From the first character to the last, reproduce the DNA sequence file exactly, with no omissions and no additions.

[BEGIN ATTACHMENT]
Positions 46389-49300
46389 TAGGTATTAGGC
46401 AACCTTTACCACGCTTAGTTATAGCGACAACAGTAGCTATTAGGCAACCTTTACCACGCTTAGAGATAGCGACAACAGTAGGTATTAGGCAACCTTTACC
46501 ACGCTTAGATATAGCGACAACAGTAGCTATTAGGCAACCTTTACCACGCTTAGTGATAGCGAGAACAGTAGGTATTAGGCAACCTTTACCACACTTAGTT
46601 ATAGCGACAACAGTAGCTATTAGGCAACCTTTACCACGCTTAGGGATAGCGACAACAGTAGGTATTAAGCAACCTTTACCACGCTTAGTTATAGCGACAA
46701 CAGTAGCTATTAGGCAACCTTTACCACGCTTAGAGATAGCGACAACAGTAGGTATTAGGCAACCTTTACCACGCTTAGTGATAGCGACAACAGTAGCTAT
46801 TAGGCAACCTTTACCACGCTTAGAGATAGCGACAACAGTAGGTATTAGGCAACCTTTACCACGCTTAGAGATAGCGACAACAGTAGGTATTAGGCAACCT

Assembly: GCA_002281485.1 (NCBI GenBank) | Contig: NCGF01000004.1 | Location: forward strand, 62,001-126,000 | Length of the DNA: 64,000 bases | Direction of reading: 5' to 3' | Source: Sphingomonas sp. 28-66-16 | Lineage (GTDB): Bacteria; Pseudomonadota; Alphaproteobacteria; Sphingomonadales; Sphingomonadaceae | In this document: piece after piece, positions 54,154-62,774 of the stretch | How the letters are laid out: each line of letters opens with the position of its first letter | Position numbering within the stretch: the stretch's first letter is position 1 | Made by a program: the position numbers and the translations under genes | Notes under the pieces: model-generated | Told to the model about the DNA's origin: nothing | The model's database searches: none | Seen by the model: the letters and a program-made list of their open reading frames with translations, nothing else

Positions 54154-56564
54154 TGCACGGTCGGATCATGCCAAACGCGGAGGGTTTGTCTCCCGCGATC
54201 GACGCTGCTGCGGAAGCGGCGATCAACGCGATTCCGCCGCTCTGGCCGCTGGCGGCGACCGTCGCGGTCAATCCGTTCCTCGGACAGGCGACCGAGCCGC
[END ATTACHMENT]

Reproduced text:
Positions 46389-49300
46389 TAGGTATTAGGC
46401 AACCTTTACCACGCTTAGTTATAGCGACAACAGTAGCTATTAGGCAACCTTTACCACGCTTAGAGATAGCGACAACAGTAGGTATTAGGCAACCTTTACC
46501 ACGCTTAGATATAGCGACAACAGTAGCTATTAGGCAACCTTTACCACGCTTAGTGATAGCGAGAACAGTAGGTATTAGGCAACCTTTACCACACTTAGTT
46601 ATAGCGACAACAGTAGCTATTAGGCAACCTTTACCACGCTTAGGGATAGCGACAACAGTAGGTATTAAGCAACCTTTACCACGCTTAGTTATAGCGACAA
46701 CAGTAGCTATTAGGCAACCTTTACCACGCTTAGAGATAGCGACAACAGTAGGTATTAGGCAACCTTTACCACGCTTAGTGATAGCGACAACAGTAGCTAT
46801 TAGGCAACCTTTACCACGCTTAGAGATAGCGACAACAGTAGGTATTAGGCAACCTTTACCACGCTTAGAGATAGCGACAACAGTAGGTATTAGGCAACCT

Assembly: GCA_002281485.1 (NCBI GenBank) | Contig: NCGF01000004.1 | Location: forward strand, 62,001-126,000 | Length of the DNA: 64,000 bases | Direction of reading: 5' to 3' | Source: Sphingomonas sp. 28-66-16 | Lineage (GTDB): Bacteria; Pseudomonadota; Alphaproteobacteria; Sphingomonadales; Sphingomonadaceae | In this document: piece after piece, positions 54,154-62,774 of the stretch | How the letters are laid out: each line of letters opens with the position of its first letter | Position numbering within the stretch: the stretch's first letter is position 1 | Made by a program: the position numbers and the translations under genes | Notes under the pieces: model-generated | Told to the model about the DNA's origin: nothing | The model's database searches: none | Seen by the model: the letters and a program-made list of their open reading frames with translations, nothing else

Positions 54154-56564
54154 TGCACGGTCGGATCATGCCAAACGCGGAGGGTTTGTCTCCCGCGATC
54201 GACGCTGCTGCGGAAGCGGCGATCAACGCGATTCCGCCGCTCTGGCCGCTGGCGGCGACCGTCGCGGTCAATCCGTTCCTCGGACAGGCGACCGAGCCGC